Monday, August 29, 2011

Vegetable Garden Planted

Well, its done!  Our front yard, in the unused portion of our driveway, is now home to our vegetable gardening.  Due to the large oaks and "North Carolina" themed landscape in the backyard, the front and side yard is one of our sunniest locations.

We used a pre-cut cedar raised bed product from Home Depot. At approximately $80, the raised beds were reasonably priced factoring saving time, labor, and cost versus buying the materials and sacrificing to the wood gods. We also reused our cleaned aluminum tubs and rectangular plastic containers from springtime.

We checked last season's low-volume irrigation, changing out the emitter heads for good distribution uniformity.

What are we expecting to harvest from our edible landscaping?

First bed:
  • Pasillo Bajio Chile Peppers
  • Cow Horn Peppers
  • NuMex Joe E Parker Peppers
  • Cubanelle Peppers
  • Ancho/Poblano Peppers
Second bed:
How many tomatoes does it take?  Check out how you measure your fresh tomatoes for your cooking recipes.

First Tub:
  • Gourmet Baby Greens Mesclun Lettuce
  • Bibb Lettuce
Second Tub:
  • Bloomsdale Spinach
  • Red Malabar Spinach
Rectangle container:
  • Onions
  • Leeks
We only used half or less of the seed packets so we will save the seeds in dry envelopes and place them in our refrigerator to keep for spring.  As the plants emerge, we will thin them out and place some in containers for our children and the neighborhood, and keep some for our table.

We have to wait about ten days to see any green shoots! Will be taking photos from sprouting through harvesting.  Let us know how your vegetable gardening is doing.  We'll post your photos.

Monday, August 22, 2011

New Plant Finds

Visiting Apenberry's is always like a treasure hunt! Dave, buyer and  part of the sales staff for the local nursery knows that I'm always on the search for great new plants for my landscape and this weekend I hit the jackpot. 

The Yucca rostara 'Sapphire Blue' is an incredible succulent that has soft and short blue needles and slowly grows into a small 5' tree with no branches, just the globular needles.  Definitely a xeric plant that only needs occasional watering during droughts, this yucca will create a wonderful rock garden container. I used a matte black modern pot and added Blue Spruce stonecrop, Sedum reflexum 'Blue Spruce',  and Sea Urchin Sedum - Sedum lineare 'Variegatum' along with a paddle plant, Kalanchoe thrysiflora.  I stuck other small succulents strategically between the round and flat stones to fill in and add interest.  Zone 5 - 11.  Full sun, minimum water, good drainage.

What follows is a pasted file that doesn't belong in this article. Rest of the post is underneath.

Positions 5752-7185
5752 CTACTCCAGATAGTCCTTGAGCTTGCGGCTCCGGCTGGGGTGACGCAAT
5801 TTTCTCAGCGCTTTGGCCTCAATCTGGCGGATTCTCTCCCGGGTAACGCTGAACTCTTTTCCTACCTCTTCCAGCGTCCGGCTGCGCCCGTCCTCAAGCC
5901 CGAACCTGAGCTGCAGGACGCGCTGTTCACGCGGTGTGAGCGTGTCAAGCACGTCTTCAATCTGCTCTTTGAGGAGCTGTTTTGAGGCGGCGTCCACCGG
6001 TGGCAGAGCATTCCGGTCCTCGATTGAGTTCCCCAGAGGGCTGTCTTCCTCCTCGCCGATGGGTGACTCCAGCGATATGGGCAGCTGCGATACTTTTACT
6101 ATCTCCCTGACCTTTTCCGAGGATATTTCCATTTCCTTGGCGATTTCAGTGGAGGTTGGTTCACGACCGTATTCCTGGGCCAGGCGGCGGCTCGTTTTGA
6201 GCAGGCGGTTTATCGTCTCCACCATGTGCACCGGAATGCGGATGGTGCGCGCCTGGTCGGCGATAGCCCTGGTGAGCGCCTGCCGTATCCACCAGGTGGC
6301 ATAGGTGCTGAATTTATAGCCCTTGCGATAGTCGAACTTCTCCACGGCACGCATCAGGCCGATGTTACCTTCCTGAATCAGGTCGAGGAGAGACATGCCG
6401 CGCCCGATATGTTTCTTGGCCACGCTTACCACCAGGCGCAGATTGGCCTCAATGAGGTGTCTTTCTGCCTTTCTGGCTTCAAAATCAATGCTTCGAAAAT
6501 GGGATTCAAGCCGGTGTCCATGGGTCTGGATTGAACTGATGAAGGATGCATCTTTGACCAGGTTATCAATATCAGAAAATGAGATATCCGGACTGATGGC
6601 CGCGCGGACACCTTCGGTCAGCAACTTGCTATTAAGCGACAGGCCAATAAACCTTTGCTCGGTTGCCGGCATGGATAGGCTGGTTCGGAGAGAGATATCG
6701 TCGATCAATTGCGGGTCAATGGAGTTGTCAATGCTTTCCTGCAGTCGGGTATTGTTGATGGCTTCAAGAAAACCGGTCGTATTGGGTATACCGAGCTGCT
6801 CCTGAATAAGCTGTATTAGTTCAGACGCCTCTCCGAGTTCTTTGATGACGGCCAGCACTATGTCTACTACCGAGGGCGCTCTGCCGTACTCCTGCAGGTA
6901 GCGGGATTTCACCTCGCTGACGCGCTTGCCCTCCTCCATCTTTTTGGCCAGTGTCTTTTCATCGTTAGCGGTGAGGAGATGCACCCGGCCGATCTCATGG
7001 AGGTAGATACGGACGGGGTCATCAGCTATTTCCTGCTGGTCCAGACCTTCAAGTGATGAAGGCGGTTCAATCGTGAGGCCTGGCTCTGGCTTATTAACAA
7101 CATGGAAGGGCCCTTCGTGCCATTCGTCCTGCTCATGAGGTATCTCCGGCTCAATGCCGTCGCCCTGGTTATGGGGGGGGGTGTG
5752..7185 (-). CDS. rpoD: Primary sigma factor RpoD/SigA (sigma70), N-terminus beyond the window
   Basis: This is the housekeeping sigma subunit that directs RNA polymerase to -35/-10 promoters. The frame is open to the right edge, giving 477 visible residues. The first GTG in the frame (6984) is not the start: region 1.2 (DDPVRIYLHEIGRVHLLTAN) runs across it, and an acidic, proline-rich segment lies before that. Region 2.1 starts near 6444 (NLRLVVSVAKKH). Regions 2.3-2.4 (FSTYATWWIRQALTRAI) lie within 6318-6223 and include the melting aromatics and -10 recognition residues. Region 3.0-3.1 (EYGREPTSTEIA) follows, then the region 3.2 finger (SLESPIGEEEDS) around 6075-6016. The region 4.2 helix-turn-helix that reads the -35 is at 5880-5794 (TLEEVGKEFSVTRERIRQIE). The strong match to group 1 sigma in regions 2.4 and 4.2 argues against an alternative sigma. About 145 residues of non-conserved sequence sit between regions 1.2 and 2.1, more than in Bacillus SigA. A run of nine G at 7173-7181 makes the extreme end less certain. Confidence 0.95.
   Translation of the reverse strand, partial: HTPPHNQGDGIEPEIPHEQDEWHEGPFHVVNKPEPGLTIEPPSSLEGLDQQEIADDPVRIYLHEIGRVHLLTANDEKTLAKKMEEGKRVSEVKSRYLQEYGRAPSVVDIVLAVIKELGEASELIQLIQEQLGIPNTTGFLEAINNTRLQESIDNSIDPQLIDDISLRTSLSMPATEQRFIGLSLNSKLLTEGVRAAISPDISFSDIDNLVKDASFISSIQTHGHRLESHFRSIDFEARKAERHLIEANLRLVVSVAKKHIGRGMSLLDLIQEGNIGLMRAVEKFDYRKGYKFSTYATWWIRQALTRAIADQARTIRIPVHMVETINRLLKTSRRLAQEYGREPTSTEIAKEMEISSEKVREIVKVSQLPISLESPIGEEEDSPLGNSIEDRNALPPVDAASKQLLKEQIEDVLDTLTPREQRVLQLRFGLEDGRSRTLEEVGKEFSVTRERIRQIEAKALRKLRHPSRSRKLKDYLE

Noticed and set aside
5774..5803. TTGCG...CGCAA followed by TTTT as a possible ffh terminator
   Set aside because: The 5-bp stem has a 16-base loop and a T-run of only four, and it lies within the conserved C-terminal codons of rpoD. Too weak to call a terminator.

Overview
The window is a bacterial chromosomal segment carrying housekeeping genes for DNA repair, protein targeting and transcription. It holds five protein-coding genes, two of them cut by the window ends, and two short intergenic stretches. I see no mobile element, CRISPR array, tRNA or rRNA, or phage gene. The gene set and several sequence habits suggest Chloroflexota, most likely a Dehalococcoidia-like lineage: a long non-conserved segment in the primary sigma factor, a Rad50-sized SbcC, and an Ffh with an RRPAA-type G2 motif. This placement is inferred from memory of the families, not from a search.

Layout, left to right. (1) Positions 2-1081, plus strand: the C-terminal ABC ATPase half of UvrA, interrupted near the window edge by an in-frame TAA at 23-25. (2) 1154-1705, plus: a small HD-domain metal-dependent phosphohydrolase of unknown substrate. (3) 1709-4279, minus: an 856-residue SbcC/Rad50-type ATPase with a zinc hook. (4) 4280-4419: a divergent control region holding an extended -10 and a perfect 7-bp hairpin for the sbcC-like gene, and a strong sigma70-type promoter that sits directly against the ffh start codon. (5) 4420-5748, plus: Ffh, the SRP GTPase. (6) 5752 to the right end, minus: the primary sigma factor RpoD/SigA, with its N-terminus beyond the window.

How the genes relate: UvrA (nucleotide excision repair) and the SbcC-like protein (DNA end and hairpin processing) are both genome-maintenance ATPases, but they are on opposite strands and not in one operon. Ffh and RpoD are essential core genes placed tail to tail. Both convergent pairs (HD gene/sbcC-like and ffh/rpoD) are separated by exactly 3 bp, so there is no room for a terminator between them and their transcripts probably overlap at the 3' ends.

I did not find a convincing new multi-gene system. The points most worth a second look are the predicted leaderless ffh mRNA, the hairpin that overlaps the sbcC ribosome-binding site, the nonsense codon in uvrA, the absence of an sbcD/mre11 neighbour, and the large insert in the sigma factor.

Monrovia has a beautiful new frilly Juniperus x pfitzeriana 'MonSan' called Sea of Gold.  Not often you can find 'Northern-looking' variegated ornamentals shrubs here in Central Florida and this one is outstanding.  Golden-yellow foliage that will increase in color with cooler temperatures.  Its perfect for smaller areas with mature size of 3 foot tall by 4 foot wide. Zoned 3 - 9,  this mounding juniper needs full sun and minimum watering during droughts.

Both plants rate high on water conservation, pest-free, and low maintenance.  If you don't live near Apenberry's, go to your local nursery and ask them to order these great treasures for your backyard.

Preparing For Irene - Is Your Backyard Ready?

UPDATE: 8/30/11 Irene didn't give Florida a bit of trouble. Unfortunately flooding, winds, dune destruction, and at least 18 died from the hurricane's damage.

[Image of 5-day forecast and coastal areas under a warning or a watch]

UPDATE:  2pm Monday - Looks like Irene may be heading to northeast towards Charleston now. Hopefully we'll still get some of the beneficial rainfall.   

Irene, the first hurricane of the 2011 is heading our way. She is expected to skirt Central Florida's east coast Friday and while only a category one storm now and possibly increase to a category two on the Saffir-Simpson wind scale, we will still get a lot of winds and rain.  Is your yard and home ready?

What should you do in your yard to prepare for a hurricane:
  • Remove any dead branches, fronds, or limbs from trees and palms that could possibly break.
  • Check yard and remove any patio furniture and toys that could become wind projectiles.
  • Turn off irrigation now so that your landscape is not saturated by the time the storm arrives.
  • Check gutters to remove any debris that will clog or backup.
Check your hurricane supply list and make sure you have everything necessary to be comfortable if power goes your area.  Remember the power companies do know when power is out in an area and will have extra crews ready to get your electricity back on. Never let children or pets outside to walk around when electrical lines are down.  If your electricity is out, you can use your grill outside to make coffee or meals. Never use a charcoal grill indoors due to carbon monoxide poisoning.

Irene is our first guest and this will be a good test for Florida to prepare for a normal hurricane season of three to seven tropical storms and named hurricanes.  Florida receives most of necessary rainfall during the hurricane season so we do need the heavy rainstorms.